Tag: ppaca

Jonathan Turley on Halbig v. Burwell

Jonathan Turley, a professor of law at George Washington University, has an opinion piece in today’s Los Angeles Times on Halbig v. Burwell:

The administration’s loss in the Hobby Lobby case is a bitter pill to swallow, but it is not a lethal threat to Obamacare. For critics of the law, Halbig is everything that Hobby Lobby is not. Where Hobby Lobby exempts only closely held corporations from a portion of the ACA rules, Halbig could allow an mass exodus from the program. And like all insurance programs, it only works if large numbers are insured so that the risks are widely spread. Halbig could leave Obamacare on life support — and lead to another showdown in the Supreme Court.

Read the whole thing.

A ruling is expected from the D.C. Circuit in Halbig any day now. Here are some materials that will let you hit the ground running.

ObamaCare’s Exchanges Perform More than a Dozen Functions Besides Issuing Subsidies (Updated)

One of the issues underlying Halbig v. Sebelius and three similar lawsuits making their way through federal courts is whether Congress intentionally restricted the Patient Protection and Affordable Care Act’s (PPACA) private health-insurance subsidies to individuals who buy coverage through state-established Exchanges. If so, that would mean the Internal Revenue Service’s decision to issue subsidies in the 34 states that did not establish Exchanges (i.e., that have federally established Exchanges) is illegal. For more on the IRS’s attempt to rewrite the PPACA in this fashion, click here.

On Twitter, a skeptic challenges my coauthor Jonathan Adler’s claim that Congress intended to withhold subsidies in states that did not establish Exchanges, arguing, “The exchanges serve no purpose at all absent subsidies.” (Read the entire exchange here.)

In legal jargon, the skeptic argues that a literal interpretation of the statutory language restricting subsidies to those enrolled “through an Exchange established by the State” would produce absurd results, and the courts should defer to the agency’s reasonable interpretation.

Exchanges, however, are regulatory bureaucracies that perform other functions and serve other purposes besides dispensing subsidies. The PPACA’s authors, the Obama administration, and the president himself have all acknowledged this.

  • In 2008, Senate Finance Committee chairman Max Baucus wrote, “The Exchange would be an independent entity, the primary purpose of which would be to organize affordable health insurance options, create understandable, comparable information about those options, and develop a standard application for enrollment in a chosen plan.“ 
  • In 2009, President Obama said that health insurance Exchanges “would allow families and some small businesses the benefit of one-stop-shopping for their health care coverage and enable them to compare price and quality and pick the plan that best suits their needs.”
  • Senate Majority Leader Harry Reid (D-NV) has said the PPACA “guarantees real choice and competition to keep insurers in check… By creating strong competition, we’ll reduce skyrocketing health care costs.”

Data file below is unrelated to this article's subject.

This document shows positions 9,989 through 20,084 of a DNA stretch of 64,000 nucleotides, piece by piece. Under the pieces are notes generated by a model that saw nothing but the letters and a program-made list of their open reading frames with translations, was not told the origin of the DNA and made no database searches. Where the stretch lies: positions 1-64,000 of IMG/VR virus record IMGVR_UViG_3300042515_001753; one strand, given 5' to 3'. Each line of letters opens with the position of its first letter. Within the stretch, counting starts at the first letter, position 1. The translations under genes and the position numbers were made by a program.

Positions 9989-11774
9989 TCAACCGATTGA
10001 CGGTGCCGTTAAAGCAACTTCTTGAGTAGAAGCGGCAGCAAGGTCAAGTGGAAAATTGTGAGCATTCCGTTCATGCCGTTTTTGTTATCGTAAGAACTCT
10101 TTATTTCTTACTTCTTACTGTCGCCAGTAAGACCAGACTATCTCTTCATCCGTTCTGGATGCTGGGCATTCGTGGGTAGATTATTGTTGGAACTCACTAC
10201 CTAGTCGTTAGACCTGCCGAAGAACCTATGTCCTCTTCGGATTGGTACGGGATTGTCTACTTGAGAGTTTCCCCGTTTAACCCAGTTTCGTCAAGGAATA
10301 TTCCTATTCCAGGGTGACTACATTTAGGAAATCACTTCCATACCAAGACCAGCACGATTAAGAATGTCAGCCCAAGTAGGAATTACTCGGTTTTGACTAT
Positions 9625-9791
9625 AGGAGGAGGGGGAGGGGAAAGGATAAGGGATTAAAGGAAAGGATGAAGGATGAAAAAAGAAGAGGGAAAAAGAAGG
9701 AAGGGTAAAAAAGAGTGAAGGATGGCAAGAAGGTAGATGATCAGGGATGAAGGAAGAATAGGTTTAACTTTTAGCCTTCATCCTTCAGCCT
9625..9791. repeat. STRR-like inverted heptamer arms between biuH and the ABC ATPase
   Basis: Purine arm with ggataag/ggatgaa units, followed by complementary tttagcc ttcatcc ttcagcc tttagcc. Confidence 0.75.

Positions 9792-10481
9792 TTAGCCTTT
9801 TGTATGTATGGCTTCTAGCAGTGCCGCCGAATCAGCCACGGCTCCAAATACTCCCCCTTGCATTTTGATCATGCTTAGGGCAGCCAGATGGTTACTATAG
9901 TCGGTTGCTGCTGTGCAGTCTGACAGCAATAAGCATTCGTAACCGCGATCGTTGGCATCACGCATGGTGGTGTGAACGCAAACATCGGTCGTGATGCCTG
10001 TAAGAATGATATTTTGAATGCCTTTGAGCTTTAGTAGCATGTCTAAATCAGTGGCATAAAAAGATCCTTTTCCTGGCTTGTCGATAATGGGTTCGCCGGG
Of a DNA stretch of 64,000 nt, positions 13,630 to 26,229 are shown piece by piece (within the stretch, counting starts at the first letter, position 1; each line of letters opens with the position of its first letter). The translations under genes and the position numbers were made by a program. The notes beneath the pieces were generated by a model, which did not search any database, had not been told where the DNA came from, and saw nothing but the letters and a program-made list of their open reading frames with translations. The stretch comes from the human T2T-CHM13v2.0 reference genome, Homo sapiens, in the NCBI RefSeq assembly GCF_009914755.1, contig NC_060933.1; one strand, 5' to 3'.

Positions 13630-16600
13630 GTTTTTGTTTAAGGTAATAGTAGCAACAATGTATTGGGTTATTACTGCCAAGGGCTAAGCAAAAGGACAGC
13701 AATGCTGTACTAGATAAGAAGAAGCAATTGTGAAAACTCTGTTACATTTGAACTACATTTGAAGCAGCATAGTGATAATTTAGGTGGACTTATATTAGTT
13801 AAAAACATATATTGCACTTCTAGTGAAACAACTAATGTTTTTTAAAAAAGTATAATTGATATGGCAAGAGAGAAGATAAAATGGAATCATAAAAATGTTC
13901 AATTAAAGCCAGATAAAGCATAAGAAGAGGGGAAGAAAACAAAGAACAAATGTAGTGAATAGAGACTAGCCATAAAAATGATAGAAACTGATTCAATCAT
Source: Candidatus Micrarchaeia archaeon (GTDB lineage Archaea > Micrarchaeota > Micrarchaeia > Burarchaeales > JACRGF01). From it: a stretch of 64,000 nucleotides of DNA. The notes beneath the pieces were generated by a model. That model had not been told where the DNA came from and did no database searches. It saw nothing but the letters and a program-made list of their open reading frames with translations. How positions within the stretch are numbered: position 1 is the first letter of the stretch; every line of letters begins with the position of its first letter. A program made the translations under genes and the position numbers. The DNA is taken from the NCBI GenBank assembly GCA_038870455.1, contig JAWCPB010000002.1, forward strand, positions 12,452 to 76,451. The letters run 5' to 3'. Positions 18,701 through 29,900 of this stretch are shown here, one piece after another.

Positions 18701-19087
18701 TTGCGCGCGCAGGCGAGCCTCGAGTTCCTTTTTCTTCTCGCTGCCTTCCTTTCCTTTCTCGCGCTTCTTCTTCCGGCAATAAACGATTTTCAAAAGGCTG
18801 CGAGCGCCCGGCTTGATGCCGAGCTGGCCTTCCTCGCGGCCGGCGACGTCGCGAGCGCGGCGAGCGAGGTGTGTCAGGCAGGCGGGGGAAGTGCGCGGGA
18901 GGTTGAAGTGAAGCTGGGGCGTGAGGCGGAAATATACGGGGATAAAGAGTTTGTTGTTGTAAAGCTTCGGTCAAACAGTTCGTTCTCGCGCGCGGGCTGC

• The PPACA’s Senate drafters wrote, “Insurers that jack up their premiums before the Exchanges begin will be excluded–a powerful incentive to keep premiums affordable.”
  • The Internal Revenue Service’s proposed tax-credit rule issued August 17, 2011 explains, “Exchanges will offer Americans competition and choice. Insurance companies will compete for business on a level playing field, driving down costs. Consumers will have a choice of health plans to fit their needs and Exchanges will give individuals and small businesses the same purchasing power as big businesses.”

In fact, the Exchanges are supposed to perform more than a dozen functions besides issuing subsidies. Here are some of the ways the PPACA’s health insurance Exchanges attempt to serve the goals of “one-stop shopping,” price and quality comparisons, expanding choice and competition, and reducing health insurance premiums, even in the absence of subsidies:

  1. Facilitate the creation of SHOP Exchanges, where premium-assistance tax credits are not available. §1311(b).
  2. Certify, recertify, and decertify qualified health plans. §1311(d)(4)(A).
  3. Maintain a toll-free telephone hotline. §1311(d)(4)(B).
  4. Monitor premiums and require issuers of QHPs to justify premium increases. §1311(e)(2). 
  5. Monitor QHPs’ compliance with hospital quality measures. §1311(h).
  6. Monitor QHPs’ compliance with mental health parity regulations. §1311(j).
  7. Require transparency from issuers of QHPs, including periodic financial disclosures; and oversee compilation of information on enrollment, disenrollment, the number of claims that are denied, rating practices, cost-sharing and payments with respect to any out-of-network coverage, enrollee and participant rights, and “other information as determined appropriate by the Secretary.” §1311(e)(3)(A).
  8. Collect data from QHPs on the quality of care, including “case management, care coordination, chronic disease management, medication and care compliance initiatives…, prevent[ing] hospital readmissions through a comprehensive program for hospital discharge that includes patient-centered education and counseling, comprehensive discharge planning, and post-discharge reinforcement by an appropriate health care professional…, reduc[ing] medical errors through the appropriate use of best clinical practices, evidence based medicine, and health information technology…, [and] the implementation of wellness and health promotion activities [and] activities to reduce health and health care disparities.” §1311(g).
  9. Rate QHPs based on quality, price, and patient satisfaction. §1311(d)(4)(D).
  10. Maintain a website with standardized comparative information on qualified health plans. §1311(d)(4)(C), (E).
  11. Make eligibility determinations and enrolling applicants for Medicaid and SCHIP. §1311(d)(4)(F).
  12. Issue exemptions from the individual mandate, and certify such exemptions to the IRS. §1311(d)(4)(H).